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Letter: OJ doubt, but justice done

Kevin Cullen states twice in his account of "My Dinner With OJ" (Review, 5 January) that he cannot see a motive for the alleged murder by OJ Simpson of his wife Nicole Brown and her friend Ronald Goldman.

In fact, there was a strong motive. It is alleged that OJ Simpson beat his wife and was an irrationally jealous husband. Such men are deeply insecure. Above all they fear abandonment and their violence is a means of exerting power and control over their wives. If eventually their wives summon the courage to flee them, these men classically become obsessed with getting them back. Unfortunately, the ultimate power is to take the woman's life and it is not uncommon for a man to kill a woman from whom he has been separated for some time.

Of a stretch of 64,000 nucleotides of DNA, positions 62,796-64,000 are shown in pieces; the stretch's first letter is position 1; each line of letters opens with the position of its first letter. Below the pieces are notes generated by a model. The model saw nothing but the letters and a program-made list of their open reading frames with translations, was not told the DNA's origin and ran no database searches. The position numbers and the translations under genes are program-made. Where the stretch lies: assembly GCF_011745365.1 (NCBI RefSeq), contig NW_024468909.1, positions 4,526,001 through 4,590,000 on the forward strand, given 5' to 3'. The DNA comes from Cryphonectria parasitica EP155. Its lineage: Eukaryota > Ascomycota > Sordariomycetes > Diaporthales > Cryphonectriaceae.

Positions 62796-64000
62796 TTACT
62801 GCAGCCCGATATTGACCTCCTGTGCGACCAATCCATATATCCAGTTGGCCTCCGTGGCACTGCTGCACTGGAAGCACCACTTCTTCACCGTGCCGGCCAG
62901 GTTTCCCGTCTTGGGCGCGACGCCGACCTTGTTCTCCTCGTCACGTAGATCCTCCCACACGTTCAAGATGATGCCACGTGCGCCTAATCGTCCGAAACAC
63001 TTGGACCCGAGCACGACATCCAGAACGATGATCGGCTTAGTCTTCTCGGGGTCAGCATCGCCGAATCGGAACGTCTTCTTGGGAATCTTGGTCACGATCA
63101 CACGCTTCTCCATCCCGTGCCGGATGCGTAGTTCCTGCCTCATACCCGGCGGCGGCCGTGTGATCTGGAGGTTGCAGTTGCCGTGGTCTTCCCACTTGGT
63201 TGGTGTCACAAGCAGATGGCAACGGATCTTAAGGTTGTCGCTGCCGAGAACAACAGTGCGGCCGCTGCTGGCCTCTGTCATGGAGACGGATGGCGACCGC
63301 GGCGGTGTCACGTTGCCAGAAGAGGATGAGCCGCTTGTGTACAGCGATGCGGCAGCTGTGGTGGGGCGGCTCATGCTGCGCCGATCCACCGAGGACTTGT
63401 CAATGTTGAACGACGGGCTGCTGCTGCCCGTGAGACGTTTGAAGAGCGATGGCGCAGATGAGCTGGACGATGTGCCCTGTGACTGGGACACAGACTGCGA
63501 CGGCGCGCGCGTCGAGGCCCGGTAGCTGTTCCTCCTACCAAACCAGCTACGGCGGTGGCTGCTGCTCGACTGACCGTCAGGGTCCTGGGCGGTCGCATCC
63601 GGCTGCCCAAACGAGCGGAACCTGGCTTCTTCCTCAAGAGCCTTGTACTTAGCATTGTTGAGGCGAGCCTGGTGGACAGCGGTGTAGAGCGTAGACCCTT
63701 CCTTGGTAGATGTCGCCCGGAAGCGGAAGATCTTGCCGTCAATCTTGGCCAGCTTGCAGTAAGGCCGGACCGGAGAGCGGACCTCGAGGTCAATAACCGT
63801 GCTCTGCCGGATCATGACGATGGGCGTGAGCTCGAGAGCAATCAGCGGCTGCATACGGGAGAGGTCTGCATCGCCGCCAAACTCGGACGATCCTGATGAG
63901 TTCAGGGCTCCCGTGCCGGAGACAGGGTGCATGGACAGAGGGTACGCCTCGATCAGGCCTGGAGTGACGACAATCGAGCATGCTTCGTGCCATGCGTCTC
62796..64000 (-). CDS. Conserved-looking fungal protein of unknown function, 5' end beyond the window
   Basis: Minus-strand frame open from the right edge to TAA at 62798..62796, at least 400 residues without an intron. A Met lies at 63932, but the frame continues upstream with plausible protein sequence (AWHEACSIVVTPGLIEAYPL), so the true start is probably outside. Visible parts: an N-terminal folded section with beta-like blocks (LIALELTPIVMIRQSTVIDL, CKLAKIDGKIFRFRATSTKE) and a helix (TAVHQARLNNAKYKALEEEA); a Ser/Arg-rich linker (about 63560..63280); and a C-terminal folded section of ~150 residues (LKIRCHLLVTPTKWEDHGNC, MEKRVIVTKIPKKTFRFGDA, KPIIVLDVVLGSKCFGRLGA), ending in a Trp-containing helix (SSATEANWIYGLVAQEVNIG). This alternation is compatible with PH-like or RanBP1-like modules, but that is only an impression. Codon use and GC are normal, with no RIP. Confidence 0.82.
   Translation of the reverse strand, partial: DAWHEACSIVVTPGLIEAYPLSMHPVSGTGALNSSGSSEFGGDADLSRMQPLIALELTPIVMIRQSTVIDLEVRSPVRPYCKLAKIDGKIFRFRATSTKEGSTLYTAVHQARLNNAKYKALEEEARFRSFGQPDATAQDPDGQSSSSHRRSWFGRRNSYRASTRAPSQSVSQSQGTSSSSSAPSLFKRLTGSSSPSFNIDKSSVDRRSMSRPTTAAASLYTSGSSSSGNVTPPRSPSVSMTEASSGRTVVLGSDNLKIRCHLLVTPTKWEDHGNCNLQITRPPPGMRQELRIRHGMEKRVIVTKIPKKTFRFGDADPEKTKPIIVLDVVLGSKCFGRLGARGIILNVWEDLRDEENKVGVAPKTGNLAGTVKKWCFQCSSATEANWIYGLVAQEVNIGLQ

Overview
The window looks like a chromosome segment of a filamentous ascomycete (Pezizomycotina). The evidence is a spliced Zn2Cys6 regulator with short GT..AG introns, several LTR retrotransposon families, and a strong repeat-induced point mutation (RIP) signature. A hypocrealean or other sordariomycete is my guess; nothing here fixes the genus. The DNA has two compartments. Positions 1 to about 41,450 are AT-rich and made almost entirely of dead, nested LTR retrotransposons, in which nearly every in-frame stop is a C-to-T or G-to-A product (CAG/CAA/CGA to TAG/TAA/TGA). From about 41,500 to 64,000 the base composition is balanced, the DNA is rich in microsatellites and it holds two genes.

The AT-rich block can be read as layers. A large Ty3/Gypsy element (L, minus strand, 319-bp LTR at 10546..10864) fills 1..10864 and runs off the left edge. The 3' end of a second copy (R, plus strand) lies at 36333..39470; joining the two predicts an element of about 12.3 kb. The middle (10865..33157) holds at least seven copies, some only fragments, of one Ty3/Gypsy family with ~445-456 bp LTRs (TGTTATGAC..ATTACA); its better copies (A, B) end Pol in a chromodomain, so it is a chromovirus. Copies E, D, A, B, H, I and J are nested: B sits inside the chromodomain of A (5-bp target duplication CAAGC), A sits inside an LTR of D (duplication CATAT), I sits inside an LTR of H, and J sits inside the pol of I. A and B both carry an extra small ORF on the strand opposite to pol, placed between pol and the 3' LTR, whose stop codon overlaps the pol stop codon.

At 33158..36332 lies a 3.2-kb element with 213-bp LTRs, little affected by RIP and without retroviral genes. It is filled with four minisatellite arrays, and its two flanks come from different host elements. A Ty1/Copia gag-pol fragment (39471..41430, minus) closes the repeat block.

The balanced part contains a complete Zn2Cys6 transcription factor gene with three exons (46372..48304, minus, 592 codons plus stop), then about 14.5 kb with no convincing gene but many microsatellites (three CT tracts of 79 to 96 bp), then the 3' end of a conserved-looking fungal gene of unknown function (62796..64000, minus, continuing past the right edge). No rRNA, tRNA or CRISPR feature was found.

But the existence of a good motive does not mean that OJ committed these murders. The criticism that his trial was a travesty of justice is ill- founded. However many people may think that he probably is guilty, no one could be sure on the evidence. Probability is not enough for a criminal conviction: the jury did its public duty in acquitting him.

While it is disturbing to think that he may have got away with it, it is even more appalling to consider, if he is innocent, the burden that he will have to live with for the rest of his life.

Beverley Golden

Marchwood, Hampshire